If parents can’t agree, courts usually send divorcing parents to mediation, where they will meet with a third-party mediator who tries to help parents work out their own parenting plans. If parents still can’t agree after mediation, they’ll end up back in court, where a judge will make the final custody decision based on the child’s best interests, primarily regarding the child’s physical, mental, and emotional conditions and needs.

What Is the Difference Between Physical and Legal Custody?

It is critical to understand the difference between legal and physical custody, as they address two different elements of a parent-child relationship after divorce. Legal custody refers to a parent’s authority to make major decisions regarding a child’s health, education, and welfare. Physical custody, on the other hand, refers to when and where parents will physically spend time with their children. It is possible for parents to have both legal and physical custody, as well as for a parent to have only legal and not physical custody (in which case they can make legal decisions for the child even though the child does not physically reside with them).

In determining physical custody, a judge may consider:

  • the parents’ wishes for parenting time;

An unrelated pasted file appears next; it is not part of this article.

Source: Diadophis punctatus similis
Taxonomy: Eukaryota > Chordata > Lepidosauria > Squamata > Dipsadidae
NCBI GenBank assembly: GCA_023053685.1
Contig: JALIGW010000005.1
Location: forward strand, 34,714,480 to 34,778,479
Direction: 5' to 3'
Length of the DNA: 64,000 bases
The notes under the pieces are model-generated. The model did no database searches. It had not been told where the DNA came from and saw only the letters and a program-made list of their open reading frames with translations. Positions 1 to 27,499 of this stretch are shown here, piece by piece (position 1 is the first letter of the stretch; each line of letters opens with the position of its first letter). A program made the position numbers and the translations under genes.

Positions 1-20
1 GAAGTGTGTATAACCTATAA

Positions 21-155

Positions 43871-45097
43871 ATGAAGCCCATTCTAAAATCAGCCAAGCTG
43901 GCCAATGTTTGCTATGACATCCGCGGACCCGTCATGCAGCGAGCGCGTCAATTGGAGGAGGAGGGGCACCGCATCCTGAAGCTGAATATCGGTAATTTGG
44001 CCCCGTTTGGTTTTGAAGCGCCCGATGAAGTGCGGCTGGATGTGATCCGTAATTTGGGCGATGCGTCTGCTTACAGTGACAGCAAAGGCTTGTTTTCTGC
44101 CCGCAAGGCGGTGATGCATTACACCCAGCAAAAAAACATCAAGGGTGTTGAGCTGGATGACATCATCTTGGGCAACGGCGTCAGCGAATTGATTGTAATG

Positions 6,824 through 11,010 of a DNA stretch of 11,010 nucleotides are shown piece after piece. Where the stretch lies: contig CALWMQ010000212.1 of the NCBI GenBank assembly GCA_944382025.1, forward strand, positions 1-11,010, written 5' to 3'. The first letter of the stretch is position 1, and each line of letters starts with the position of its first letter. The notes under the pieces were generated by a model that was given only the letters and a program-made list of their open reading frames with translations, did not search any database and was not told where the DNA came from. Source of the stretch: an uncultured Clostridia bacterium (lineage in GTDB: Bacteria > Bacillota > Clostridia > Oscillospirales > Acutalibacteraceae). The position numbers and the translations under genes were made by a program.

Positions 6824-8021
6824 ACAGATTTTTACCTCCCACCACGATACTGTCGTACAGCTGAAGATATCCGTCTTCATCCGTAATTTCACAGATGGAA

• the child’s wishes for parenting time if they are mature enough to express reasoned and independent preferences;
  • the child’s relationship with their parents and/or siblings;
  • the child's adjustment to their home, school, and community;
  • the mental and physical health of all individuals involved;
  • the parents’ physical distance to one another as this relates to the practical considerations of parenting time; and
  • whether one parent has a history of child abuse, neglect, or domestic violence (if so, the court may order that parent have only supervised visitation or no visitation with the child).

Nevertheless, in deciding both physical and legal custody, the courts will be primarily concerned with the child’s best interests.

Let the Law Office of Alexandra White, P.C. Represent You!

If you are facing divorce in Colorado, consult an attorney as soon as possible for legal guidance. A divorce settlement can be difficult to navigate on your own, especially when issues like alimony or child custody are involved, which may require an experienced attorney on your side.

For more information, contact the Law Office of Alexandra White, P.C. for a free consultation!